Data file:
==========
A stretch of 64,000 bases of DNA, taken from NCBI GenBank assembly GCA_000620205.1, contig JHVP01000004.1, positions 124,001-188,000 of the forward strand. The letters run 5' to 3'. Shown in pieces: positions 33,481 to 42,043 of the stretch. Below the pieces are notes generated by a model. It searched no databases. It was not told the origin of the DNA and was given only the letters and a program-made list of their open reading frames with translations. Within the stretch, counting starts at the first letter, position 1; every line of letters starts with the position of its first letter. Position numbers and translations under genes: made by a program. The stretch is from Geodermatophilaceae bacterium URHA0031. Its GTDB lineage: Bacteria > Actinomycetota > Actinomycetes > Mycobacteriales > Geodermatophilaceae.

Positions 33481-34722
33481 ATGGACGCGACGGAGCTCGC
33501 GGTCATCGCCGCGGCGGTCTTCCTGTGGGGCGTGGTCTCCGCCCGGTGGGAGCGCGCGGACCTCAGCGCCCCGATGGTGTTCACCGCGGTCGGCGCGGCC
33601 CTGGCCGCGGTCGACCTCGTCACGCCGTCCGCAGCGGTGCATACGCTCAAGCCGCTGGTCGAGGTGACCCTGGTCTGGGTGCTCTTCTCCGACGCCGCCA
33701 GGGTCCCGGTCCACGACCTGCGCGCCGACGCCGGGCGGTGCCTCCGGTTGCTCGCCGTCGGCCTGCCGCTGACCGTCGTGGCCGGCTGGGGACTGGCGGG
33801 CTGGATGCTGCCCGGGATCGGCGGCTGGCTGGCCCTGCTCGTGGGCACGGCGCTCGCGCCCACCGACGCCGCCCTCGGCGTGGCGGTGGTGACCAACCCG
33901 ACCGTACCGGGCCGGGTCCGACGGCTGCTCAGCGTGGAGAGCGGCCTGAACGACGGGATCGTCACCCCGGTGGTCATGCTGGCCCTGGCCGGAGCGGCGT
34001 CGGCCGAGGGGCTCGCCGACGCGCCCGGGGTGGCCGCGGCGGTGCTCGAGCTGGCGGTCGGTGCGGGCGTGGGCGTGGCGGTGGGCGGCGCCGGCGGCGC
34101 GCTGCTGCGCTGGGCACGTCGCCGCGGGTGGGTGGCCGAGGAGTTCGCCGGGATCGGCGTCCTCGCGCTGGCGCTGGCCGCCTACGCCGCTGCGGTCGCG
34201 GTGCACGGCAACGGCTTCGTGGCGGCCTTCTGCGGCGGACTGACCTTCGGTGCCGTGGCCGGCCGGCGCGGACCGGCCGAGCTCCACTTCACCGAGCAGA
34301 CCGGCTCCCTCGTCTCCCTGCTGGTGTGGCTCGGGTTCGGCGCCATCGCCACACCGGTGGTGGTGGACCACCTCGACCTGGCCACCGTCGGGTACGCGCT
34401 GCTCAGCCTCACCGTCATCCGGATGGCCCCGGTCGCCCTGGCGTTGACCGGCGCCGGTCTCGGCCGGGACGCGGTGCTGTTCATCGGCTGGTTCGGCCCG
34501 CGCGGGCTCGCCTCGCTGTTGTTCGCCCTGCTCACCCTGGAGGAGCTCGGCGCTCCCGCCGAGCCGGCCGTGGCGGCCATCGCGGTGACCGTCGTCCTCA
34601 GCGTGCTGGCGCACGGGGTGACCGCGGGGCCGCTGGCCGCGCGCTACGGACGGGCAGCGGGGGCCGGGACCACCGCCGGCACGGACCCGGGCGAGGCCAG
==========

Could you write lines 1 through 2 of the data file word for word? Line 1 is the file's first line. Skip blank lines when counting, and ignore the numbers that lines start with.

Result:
A stretch of 64,000 bases of DNA, taken from NCBI GenBank assembly GCA_000620205.1, contig JHVP01000004.1, positions 124,001-188,000 of the forward strand. The letters run 5' to 3'. Shown in pieces: positions 33,481 to 42,043 of the stretch. Below the pieces are notes generated by a model. It searched no databases. It was not told the origin of the DNA and was given only the letters and a program-made list of their open reading frames with translations. Within the stretch, counting starts at the first letter, position 1; every line of letters starts with the position of its first letter. Position numbers and translations under genes: made by a program. The stretch is from Geodermatophilaceae bacterium URHA0031. Its GTDB lineage: Bacteria > Actinomycetota > Actinomycetes > Mycobacteriales > Geodermatophilaceae.

Positions 33481-34722